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Atmospheric images of Liverpool’s youthful and exhilarating post-punk era

Published: Wed April 29, 2009  News Feed
Sound And Vision: Liverpool Exhibition

Atmospheric images of Liverpool’s youthful and exhilarating post-punk era feature in a new exhibition by photographer Francesco Mellina at the National Conservation Centre from 1 May to 31 August 2009.

Sound and Vision: Music and Fashion photographed by Francesco Mellina, Liverpool, 1978-82 showcases 60 photographs – most of them previously unseen.

The exhibition reveals a unique visual record of the city’s music and fashion scene, capturing the striking individuality and self-expression of gig-goers and acts in this pivotal era from New Wave to the New Romantics and Rockabillies.

Featuring  iconic Liverpool bands and artists such as Echo and the Bunnymen, The Teardrop Explodes, Pete Wylie and Pete Burns, Mellina’s photographs document key gigs and music venues of the time, along with many more names who went on to achieve worldwide status including Roxy Music, The Clash and The Ramones as well as artists such as Mick Hucknall and U2 who were opening support acts at the time.

As well as being a photographer, Mellina also managed Liverpool band Nightmares in Wax, who later became Dead or Alive. This established him on the music scene and uniquely positioned him to intimately capture bands and fans alike through his pictures.

The exhibition offers a unique visual record of the edgy fashion and music trends that were created, nurtured and encouraged in Liverpool during the late 70s and early 80s. Pauline Rushton, the exhibition curator,  says:

“Liverpool’s difficult times bred creativity in both music and fashion while the city was in the grip of economic decline. Teenagers’ antidote to life on the dole and low wages was to embrace music and fashion, seeing it as a means to express themselves.”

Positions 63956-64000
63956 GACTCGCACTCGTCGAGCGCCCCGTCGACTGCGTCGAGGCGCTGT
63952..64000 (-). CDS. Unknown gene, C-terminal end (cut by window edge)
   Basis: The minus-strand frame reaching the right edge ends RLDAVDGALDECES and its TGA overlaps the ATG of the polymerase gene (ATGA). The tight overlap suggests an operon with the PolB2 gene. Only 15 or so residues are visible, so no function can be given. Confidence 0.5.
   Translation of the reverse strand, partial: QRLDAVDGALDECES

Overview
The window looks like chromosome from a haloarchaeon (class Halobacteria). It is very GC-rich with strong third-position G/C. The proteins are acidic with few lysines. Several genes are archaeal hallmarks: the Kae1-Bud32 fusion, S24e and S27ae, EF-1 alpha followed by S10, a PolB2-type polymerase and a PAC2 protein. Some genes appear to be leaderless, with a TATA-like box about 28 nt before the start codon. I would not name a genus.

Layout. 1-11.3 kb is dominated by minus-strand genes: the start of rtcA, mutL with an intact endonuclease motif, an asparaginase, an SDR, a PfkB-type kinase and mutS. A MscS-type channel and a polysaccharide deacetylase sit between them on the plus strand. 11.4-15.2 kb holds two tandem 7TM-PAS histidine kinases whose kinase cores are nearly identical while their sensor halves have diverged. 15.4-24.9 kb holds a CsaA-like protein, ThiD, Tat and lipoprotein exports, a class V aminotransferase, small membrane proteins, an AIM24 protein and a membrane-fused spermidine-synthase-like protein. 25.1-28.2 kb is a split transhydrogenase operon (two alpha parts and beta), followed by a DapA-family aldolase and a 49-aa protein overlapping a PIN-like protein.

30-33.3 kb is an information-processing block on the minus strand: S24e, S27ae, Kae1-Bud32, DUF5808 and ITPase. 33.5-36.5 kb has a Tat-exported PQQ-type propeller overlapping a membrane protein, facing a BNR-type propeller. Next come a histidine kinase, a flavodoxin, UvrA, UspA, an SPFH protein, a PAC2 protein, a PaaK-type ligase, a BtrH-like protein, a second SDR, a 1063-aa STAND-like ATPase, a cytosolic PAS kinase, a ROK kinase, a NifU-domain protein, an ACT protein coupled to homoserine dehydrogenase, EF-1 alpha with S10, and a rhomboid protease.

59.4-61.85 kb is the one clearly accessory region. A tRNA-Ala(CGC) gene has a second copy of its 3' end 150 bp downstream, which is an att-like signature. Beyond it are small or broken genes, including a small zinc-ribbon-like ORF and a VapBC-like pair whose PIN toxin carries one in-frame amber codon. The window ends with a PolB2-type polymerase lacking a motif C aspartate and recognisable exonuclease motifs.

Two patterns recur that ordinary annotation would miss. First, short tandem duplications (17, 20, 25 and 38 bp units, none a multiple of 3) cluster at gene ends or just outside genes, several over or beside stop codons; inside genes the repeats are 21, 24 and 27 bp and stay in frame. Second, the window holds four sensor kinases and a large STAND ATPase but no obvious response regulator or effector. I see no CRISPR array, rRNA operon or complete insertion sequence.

Followers of the emerging music scenes had their own look and fashion sense.  Their distinctive outfits could not be bought ready-made, so were carefully put together and developed to produce individual looks.

“It is fitting for National Museums Liverpool to display Francesco’s work as the exhibition is unique to Liverpool and captures a time that no other city can lay claim to.”says Pauline.

Mellina captures these distinctive styles and creations giving fascinating glimpses and rare insights into a time that many still try to imitate but can never truly replicate.

This is the first time Mellina has displayed his work on such a large scale, he says:

“Although Italian, I consider myself an honorary Scouser. I love the city and it has been my home and creative inspiration for many years. I couldn’t play an instrument and I couldn’t sing but my photography was my contribution to the cultural and artistic scene so to be able to display my work in the city is a huge thrill.”

Francesco Mellina was born in Polistena, Calabria, southern Italy, in 1952. He taught himself English by listening to early Beatles and Rolling Stones records before setting off, aged 16 on a tour of Europe that would see him eventually settle in Liverpool in his early 20s. Francesco trained in photography at Liverpool Art School, now part of Liverpool John Moores University. In the 1970s he went on to manage the Liverpool band, Nightmares in Wax - later re-named Dead or Alive - and he also set up Black Eye Records. Mellina was also nationally recognised and regularly contributed to magazines such as The Face, Smash Hits, Melody Maker and NME.

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